We never even got to answer this question.
Is there a proper use? Or did it do us no damn good? Progressivism is the ultimate example of the mis-applied use of deontological reasoning, that there are intrinsic moral goods evaluted only relative to the emotive content of the goals themselves, without regard to any consequences. The thought that some goods have asymptotically good values no matter what, without even considering that there should be a cost.
Who was the first to couch moral language in the idea of infinitely valued goods? Who started this? Was it really universalism? No reason to think we cannot do a proper genealogy; not everything needs to be liberalism and puritanism.
Sounds like it could be the latter, but there had to be a few specific advocates that advocated it above all else. Where does the blame lay for modern extensive moralism couched in deontological rhetoric? Stuart Mill? Rousseau? Who betrayed the city of god? Who lost the city of god? It wasn’t the pagans, that much is clear. It wasn’t the hells either though.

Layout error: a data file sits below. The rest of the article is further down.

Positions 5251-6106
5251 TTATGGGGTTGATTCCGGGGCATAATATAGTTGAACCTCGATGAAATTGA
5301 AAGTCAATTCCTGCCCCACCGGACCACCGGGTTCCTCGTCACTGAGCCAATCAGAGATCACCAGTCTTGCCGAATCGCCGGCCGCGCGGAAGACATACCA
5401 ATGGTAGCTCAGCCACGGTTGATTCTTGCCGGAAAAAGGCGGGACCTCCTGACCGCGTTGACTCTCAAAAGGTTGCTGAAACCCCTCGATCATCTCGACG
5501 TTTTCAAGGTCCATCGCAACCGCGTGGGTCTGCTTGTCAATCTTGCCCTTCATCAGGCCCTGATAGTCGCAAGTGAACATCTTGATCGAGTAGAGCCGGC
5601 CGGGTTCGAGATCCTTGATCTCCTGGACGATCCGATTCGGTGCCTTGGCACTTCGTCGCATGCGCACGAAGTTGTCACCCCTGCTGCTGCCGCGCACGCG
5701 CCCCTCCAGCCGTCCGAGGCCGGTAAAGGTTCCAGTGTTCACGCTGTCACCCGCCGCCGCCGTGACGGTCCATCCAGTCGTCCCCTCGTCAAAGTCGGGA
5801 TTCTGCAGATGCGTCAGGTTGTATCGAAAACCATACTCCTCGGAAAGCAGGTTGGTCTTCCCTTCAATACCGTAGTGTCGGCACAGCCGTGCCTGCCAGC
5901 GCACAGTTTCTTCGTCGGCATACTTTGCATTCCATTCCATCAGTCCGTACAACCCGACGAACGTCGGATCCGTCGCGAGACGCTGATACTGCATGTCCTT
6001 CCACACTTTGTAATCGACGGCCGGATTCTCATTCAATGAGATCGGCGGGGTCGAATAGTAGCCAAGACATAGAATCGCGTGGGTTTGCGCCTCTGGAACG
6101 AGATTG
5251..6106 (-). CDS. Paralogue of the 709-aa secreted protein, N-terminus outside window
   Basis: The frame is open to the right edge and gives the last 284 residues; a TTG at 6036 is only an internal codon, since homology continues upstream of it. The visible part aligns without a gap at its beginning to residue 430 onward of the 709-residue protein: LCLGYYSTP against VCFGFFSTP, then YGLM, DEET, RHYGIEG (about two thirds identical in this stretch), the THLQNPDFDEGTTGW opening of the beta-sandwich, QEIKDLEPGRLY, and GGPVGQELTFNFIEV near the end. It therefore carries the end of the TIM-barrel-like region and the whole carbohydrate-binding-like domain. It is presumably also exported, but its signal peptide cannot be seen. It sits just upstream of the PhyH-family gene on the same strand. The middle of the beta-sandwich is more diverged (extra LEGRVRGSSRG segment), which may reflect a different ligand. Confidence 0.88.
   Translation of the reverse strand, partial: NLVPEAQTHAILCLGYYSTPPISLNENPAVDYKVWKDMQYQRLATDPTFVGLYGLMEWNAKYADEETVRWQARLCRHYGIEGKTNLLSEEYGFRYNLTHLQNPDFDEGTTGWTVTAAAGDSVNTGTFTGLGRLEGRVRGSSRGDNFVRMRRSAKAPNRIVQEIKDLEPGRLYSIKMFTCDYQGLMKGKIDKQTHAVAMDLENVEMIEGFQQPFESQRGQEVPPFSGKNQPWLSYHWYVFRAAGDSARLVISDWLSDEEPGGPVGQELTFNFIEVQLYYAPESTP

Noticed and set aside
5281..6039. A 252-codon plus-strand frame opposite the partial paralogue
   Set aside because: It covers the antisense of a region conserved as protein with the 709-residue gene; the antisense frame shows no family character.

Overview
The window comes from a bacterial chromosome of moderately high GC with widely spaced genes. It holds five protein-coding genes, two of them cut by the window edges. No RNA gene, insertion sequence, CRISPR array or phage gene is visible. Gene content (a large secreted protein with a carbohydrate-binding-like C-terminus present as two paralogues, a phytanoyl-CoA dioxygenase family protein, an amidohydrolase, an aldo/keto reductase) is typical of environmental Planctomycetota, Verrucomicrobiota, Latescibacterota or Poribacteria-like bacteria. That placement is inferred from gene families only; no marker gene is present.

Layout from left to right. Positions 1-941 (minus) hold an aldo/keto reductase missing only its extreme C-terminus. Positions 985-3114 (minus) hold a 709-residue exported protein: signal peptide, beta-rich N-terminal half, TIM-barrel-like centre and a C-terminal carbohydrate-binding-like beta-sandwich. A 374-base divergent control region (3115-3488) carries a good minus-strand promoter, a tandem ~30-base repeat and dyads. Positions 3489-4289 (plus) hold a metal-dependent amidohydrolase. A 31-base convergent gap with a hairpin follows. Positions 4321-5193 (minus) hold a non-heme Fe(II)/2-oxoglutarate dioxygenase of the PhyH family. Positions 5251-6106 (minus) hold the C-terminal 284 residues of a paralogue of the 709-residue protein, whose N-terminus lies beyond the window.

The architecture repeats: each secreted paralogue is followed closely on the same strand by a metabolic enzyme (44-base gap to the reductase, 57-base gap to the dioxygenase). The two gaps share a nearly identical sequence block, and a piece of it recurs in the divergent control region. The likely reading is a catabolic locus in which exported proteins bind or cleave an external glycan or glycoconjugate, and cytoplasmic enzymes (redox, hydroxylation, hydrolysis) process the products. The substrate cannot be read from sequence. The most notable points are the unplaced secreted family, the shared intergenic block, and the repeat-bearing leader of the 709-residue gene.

Let’s make a list, of who betrayed near everyone including the infinities themselves, by pretending that any positive moral goods were absolutes and making a mockery out of that there was an exchange rate for even morality. Especially considering the heterogeneous demand for positive moral goods. Its to my distaste to mention such details, because it was just wrong enough with the first part.